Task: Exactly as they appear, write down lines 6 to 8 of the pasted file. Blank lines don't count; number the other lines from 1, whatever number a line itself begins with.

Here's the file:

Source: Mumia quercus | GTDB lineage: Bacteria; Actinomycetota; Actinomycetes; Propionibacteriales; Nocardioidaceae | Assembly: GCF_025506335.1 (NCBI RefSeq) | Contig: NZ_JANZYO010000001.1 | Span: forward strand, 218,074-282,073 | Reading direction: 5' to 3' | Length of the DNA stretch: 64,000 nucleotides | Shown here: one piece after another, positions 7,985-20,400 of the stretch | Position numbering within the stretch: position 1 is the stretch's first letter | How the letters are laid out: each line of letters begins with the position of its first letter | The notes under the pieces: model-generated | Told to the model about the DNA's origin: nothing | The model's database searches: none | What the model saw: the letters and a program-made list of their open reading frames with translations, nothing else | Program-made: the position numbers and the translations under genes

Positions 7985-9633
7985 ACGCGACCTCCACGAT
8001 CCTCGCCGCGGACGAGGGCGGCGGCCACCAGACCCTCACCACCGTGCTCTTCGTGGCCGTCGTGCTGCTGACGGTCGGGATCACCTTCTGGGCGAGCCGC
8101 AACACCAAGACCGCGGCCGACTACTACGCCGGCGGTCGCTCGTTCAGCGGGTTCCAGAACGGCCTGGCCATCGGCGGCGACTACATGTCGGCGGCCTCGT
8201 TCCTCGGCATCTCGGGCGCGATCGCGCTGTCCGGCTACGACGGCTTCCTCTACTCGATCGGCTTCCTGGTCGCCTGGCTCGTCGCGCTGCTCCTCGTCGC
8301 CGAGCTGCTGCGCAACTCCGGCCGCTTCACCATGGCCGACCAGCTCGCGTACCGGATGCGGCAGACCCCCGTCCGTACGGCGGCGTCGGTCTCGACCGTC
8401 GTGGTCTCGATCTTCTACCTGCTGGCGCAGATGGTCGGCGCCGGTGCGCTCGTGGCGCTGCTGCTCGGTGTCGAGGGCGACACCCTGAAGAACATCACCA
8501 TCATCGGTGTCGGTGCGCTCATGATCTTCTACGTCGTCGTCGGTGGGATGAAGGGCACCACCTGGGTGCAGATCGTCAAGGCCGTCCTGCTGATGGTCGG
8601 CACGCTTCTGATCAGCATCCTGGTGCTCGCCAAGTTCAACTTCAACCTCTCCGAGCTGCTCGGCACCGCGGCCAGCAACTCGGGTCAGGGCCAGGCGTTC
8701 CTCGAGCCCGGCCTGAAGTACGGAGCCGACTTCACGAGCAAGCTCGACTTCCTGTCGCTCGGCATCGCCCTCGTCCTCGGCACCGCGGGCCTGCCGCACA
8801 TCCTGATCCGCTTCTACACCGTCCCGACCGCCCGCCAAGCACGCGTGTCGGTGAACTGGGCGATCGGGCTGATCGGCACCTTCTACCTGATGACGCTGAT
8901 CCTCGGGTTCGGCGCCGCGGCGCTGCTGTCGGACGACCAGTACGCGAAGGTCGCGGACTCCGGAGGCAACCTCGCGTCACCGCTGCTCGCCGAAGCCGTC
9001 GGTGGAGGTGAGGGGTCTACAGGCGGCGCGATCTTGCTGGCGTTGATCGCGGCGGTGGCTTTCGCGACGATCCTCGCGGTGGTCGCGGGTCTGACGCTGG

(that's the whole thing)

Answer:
8201 TCCTCGGCATCTCGGGCGCGATCGCGCTGTCCGGCTACGACGGCTTCCTCTACTCGATCGGCTTCCTGGTCGCCTGGCTCGTCGCGCTGCTCCTCGTCGC
8301 CGAGCTGCTGCGCAACTCCGGCCGCTTCACCATGGCCGACCAGCTCGCGTACCGGATGCGGCAGACCCCCGTCCGTACGGCGGCGTCGGTCTCGACCGTC
8401 GTGGTCTCGATCTTCTACCTGCTGGCGCAGATGGTCGGCGCCGGTGCGCTCGTGGCGCTGCTGCTCGGTGTCGAGGGCGACACCCTGAAGAACATCACCA